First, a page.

A few miles away from the loud music and bright TVs of the Consumer Electronics Show, we joined a group discussion with Audi electronics chief Ricky Hudi, and board member for technology and development Wolfgang Dürheimer. The pair of executives talked about Audi’s plan for future in-car electronics, as well as the hurdles facing autonomous vehicles.
Both Dürheimer and Hudi stress that Audi will keep investing heavily into more in-car electronics, continuing a trend that is already underway. “Within the last decade, the car got connected,” Dürheimer said, citing the introduction of safety features like ABS and stability control, as well as the introduction of navigation and Bluetooth phones. “It’s our mission and our mantra to lead technology on the automotive side.”
Autonomous driving, or at least semi-autonomous features like self-parking and traffic jam assistance shown here in Las Vegas, are Audi’s next major goal. Dürheimer sees autonomous driving technology as a big step forward “on the level of a new car,” although he stresses that much of the necessary hardware is already fitted to modern Audis.
“Our Piloted Driving system is an add-on to existing technology,” he said. “It builds on the infrastructure that is largely available in the car already,” like parking sensors, adaptive cruise control, and electric power steering.
Yet one obvious question remains: why would a company like Audi, with a range of sporty and involving cars, want to take the driver out of the equation? Hudi and Dürheimer stress that autonomous cars won’t take over completely, but will make driving less of a chore and help out for certain activities.
“We created this vision: whenever I don’t want to drive, in boring situations, I let the car drive for me. But when I want to have fun, and that’s most of the time, I drive for myself,” Hudi said. He insinuates that Audi will never stop building sports cars that can be driven by humans — “But be honest, where is the fun in parking the car in a parking garage?”
In fact, Hudi characterizes Audi’s Piloted Driving technology not as a replacement for human interaction, but an extension of existing active-safety gadgets. “It doesn’t override you, never ever. This is another intelligent driving assist system,” he said.
“We’re not getting into competition with the railroad industry,” he joked.
Barriers To Entry
The biggest barrier to launching these features on the road isn’t a concern over safety. Dürheimer notes that “there are already several levels of interference” between the driver and a modern car, citing advances like ABS, stability control, and lane-keep assist. He says that Audi has developed rigorous test procedures to ensure those features are safe, and the same is true of autonomous technology. “We take our job very seriously.”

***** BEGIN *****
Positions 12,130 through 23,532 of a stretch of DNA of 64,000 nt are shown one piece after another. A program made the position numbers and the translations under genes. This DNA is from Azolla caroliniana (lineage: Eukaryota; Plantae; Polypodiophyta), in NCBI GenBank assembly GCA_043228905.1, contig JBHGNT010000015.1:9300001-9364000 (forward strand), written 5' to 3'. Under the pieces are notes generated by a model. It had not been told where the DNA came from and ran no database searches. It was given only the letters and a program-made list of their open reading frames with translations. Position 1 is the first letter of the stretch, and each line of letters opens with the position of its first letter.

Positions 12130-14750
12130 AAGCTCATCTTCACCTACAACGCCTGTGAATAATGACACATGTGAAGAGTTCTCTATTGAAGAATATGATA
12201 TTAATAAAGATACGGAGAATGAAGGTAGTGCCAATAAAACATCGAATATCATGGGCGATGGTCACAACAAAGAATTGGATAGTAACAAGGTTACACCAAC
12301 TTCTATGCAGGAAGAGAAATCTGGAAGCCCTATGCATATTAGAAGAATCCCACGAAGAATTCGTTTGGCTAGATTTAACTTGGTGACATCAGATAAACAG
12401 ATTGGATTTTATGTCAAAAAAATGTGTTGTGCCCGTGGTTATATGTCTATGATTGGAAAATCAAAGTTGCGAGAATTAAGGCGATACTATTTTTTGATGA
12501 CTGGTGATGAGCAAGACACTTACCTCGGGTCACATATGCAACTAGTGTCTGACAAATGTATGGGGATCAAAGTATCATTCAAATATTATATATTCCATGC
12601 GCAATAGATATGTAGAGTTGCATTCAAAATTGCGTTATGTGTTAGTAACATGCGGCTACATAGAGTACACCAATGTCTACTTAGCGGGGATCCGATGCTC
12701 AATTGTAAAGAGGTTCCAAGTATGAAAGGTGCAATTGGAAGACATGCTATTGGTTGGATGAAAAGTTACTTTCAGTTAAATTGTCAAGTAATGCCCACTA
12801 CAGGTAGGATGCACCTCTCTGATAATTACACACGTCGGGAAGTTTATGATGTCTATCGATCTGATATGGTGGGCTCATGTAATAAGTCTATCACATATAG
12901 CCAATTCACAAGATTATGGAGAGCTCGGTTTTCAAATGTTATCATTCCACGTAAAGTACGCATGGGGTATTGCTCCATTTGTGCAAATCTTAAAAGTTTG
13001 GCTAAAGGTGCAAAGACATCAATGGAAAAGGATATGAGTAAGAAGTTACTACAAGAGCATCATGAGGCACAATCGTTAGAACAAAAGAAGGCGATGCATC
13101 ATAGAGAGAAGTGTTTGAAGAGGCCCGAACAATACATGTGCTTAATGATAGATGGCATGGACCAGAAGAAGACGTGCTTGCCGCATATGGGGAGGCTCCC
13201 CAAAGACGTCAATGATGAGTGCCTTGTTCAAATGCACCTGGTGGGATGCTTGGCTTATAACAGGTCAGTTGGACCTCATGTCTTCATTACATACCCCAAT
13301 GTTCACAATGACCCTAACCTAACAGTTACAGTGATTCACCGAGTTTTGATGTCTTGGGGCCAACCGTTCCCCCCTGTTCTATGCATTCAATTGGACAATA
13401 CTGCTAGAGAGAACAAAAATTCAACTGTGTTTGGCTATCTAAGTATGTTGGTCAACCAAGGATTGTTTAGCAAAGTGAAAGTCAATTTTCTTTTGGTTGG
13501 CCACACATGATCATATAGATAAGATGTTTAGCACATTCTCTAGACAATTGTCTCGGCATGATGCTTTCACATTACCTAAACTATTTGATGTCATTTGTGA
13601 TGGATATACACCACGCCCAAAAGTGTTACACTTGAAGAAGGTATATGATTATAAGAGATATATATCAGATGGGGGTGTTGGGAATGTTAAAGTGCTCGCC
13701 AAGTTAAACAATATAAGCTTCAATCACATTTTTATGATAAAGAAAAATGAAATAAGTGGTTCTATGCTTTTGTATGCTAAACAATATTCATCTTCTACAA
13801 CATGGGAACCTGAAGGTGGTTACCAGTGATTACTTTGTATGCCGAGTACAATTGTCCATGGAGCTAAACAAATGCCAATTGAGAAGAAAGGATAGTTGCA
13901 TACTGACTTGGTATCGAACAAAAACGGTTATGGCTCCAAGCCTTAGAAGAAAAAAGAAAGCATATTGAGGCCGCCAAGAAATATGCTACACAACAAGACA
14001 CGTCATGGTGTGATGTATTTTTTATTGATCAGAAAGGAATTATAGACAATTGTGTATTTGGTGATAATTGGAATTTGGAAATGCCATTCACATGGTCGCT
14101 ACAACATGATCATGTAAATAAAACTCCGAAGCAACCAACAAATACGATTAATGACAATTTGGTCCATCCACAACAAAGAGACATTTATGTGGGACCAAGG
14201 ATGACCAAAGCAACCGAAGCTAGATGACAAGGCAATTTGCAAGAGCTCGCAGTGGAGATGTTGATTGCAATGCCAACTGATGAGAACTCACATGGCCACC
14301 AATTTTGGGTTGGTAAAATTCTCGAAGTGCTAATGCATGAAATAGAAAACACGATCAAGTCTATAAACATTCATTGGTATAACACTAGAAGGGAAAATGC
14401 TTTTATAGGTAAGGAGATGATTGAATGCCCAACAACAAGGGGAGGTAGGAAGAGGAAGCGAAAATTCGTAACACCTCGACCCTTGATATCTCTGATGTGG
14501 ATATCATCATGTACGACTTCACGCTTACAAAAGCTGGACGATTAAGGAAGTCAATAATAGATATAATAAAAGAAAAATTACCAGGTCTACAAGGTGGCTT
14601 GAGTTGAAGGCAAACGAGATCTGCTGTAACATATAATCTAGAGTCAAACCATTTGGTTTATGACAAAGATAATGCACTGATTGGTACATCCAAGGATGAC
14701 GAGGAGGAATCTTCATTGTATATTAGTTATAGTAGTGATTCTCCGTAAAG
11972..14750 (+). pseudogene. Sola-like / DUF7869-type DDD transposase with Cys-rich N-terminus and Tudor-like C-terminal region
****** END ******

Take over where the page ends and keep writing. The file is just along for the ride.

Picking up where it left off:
A more pressing problem is a lack of infrastructure to keep up with self-driving cars. Audi’s self-parking demo, for instance, requires that a parking garage be wired up with laser sensors and a bank of computers. While the company will fit those systems to several parking lots in Germany later this year, launching it on a more widespread basis will take time. “We are not in the position that we’ll tell every parking garage in the world to do,” Hudi concedes.
As for cars driving themselves on public roads, Audi says that vehicle-to-vehicle (V2V) and vehicle-to-infrastructure (V2I) communications must be in place first. “We could go live as soon as the infrastructure is ready,” Dürheimer said, but governments “need to respond and get active” in updating roads.
The biggest hurdle of all facing autonomous cars, Audi believes, is legislation. And more importantly, Dürheimer says, the U.S. government causes problems by enacting vehicle regulations that are dramatically different from those in the rest of the world.
“The Asians are adopting much faster and much easier to the European standards. The Americans, from my point of view, are staying pretty much the same,” he said. “This costs us a lot of money,” due to unique fuel-economy, crash-test, and lighting requirements. The clever Matrix LED headlights previewed at CES, for instance, would never pass American new-car laws.
“One of the reasons why we’re showing our lighting technology here is that we want to grow an appetite in the U.S. market for these intelligent systems,” Hudi said. “It’s really a pity that a lot of intelligent lighting systems that we have already in Europe, we can’t offer to customers in the United States.”
“Encourage the politicians to not make it into a disadvantage for your [the American] market,” warns Dürheimer.
With all the focus on keeping modern cars as light as possible to reduce fuel consumption, it seems odd that Audi would add so many sensors and computers. Yet even with the addition of autonomous driving technology, the automaker always meets a goal of having new models weigh five percent less than their predecessor. Switching to a new bus-type wiring system in its cars, for instance, Audi already cut the weight of its in-car electronics by 30 percent. Keeping to weight targets is important “Otherwise we would end up with tanks and not reasonably drivable cars” after adding more technology, said Dürheimer.
Ultimately, Audi promises that we’ll see even more new features both in the cabin and under the skin of its new cars. “We are investigating very carefully what’s happening in consumer electronics,” Dürheimer said, which may lead to the company copying smartphone or laptop features in its future cars. “It’s our solid interest to remain a leader in technology.”